The problem with texting (at least in English) is the existing typing setup. More detailed info can be found on the history and whys of the existing key pad setup can be found here and here. Below, I’ve listed what I’ve got on my cell phone keys:
1 – All Punctuation
2 – ABC
3 – DEF
4 – GHI
5 – JKL
6 – MNO
7 – PQRS
8 – TUV
9 – WXYZ
* – Space
Putting in one of the later letters on a key (i.e. a “c”, which is the third letter on the 2 key) requires one to press the key multiple times. When typing the same letter twice in a row or typing two successive letters from the same key, one must wait a moment for the cursor to move to the next space or arrow over to it manually. (I don’t have the patience to wait for the cursor to move itself.) My cell phone automatically capitalizes the first letter of a text message, but any other individual capitals have to be made by pushing the up arrow on my phone. So to text the following message via my cell phone:
I’m a little teapot short and stout. Here is my handle, here is my spout. Put me on a burner ’til I shout: “Tip me over and pour me out.”
I have to make the following key presses:
Alternately, I could type ten digits to call someone and impart this information by voice in half the time.
This isn’t to say texting is useless. I can’t call my Twitter account and tell it what text I want published. There are other, similar ways in which to use texting services, too. We’ve come up with ways for texting to be useful because we have it available to us. But there needs to be an alternate keypad setup for typing.
We can’t just discard the old key pad system — at least, not in the United States. There are too many well-established phone numbers like 1-800-ABCDEFG which require the current keypad system to keep chaos in check. I have known a guy who didn’t know the numbers for his own home phone because it was easier to remember a simple two-word phrase (relevant to his interests, even) which the number spelled out. Hell, I don’t even know his phone number, and for the same reason.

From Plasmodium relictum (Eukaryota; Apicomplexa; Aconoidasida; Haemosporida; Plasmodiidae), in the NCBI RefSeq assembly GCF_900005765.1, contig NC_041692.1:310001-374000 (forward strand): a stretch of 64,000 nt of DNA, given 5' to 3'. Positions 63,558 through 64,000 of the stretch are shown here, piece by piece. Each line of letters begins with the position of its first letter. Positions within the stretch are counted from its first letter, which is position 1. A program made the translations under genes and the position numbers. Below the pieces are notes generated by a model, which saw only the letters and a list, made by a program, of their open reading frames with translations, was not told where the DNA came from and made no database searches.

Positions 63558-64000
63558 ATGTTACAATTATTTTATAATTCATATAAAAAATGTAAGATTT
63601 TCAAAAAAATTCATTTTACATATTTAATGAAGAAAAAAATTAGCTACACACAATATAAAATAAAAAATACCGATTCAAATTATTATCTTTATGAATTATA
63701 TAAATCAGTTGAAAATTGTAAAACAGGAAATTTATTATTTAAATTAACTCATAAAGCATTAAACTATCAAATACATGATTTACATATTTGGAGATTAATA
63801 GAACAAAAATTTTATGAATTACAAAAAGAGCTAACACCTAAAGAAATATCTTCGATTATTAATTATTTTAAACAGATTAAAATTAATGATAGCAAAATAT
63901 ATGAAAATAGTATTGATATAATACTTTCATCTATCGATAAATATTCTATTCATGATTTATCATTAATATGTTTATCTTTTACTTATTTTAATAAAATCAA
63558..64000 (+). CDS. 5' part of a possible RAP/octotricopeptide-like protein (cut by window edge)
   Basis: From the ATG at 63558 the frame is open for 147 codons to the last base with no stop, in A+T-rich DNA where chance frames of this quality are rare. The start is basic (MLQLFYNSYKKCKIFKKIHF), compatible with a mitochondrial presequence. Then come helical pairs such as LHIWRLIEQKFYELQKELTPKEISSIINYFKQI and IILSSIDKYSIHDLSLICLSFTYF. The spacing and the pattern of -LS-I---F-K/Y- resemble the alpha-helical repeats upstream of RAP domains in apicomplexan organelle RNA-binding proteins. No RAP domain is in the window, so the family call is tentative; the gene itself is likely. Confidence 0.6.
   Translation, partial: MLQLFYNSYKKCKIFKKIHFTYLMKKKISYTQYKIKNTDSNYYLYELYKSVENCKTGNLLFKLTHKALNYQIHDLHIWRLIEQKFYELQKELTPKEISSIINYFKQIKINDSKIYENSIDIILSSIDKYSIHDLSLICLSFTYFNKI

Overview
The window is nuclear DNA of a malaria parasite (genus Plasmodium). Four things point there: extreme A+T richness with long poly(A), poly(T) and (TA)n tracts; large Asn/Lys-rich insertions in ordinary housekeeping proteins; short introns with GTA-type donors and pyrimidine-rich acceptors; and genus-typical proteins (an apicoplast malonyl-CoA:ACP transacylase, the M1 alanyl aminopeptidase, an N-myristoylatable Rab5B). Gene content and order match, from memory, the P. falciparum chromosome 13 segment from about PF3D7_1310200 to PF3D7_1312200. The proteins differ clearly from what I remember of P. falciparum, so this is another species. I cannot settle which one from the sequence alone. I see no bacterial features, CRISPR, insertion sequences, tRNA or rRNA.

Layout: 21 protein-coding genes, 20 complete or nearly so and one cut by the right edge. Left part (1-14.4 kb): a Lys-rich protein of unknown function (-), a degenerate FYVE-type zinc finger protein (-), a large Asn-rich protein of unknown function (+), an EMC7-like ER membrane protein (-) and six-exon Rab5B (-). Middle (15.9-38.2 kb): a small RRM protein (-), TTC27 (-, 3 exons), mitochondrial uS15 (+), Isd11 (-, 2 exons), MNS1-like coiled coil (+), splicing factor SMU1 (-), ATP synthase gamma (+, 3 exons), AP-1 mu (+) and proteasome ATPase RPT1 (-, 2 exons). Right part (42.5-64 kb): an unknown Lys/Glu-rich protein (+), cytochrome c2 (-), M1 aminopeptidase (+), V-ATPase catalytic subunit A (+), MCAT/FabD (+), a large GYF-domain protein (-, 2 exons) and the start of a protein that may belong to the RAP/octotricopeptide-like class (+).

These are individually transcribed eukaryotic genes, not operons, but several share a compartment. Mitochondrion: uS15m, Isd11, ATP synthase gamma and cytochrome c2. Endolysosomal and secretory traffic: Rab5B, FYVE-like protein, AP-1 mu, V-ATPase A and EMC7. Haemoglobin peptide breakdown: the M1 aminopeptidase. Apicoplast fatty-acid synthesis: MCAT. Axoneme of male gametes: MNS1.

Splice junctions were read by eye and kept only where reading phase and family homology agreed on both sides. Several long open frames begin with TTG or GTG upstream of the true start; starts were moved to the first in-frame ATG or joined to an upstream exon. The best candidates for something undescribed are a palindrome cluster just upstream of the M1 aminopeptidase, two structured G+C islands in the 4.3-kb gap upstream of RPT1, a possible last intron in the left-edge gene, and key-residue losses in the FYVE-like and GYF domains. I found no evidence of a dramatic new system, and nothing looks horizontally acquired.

On the other hand, for texting to be made less tedious and more useful, we’d have to rearrange the key pad. An analysis of the English language regarding which letters frequently occur next to each other in words and especially common words would be the first step to take. G and H, for instance, are on one key, but appear next to each other frequently (right, sight, might, height, light, fight, etc). D and E are another obvious such pair. Eliminating such occurences would be the first step towards reducing the number of key presses used and time taken.
Of course, as with the creation of the QWERTY keyboard layout, the lack of alphabetization might slow people down a bit overall, especially until they learn the new keypad layout. However, the lessening of button presses will also lower the number of chances to make mistakes, which is another step towards less time taken. Furthermore, fewer button presses is less repititious movement, and in an era where repetitive motion injuries are becomeing more widespread such considerations bear their own weight.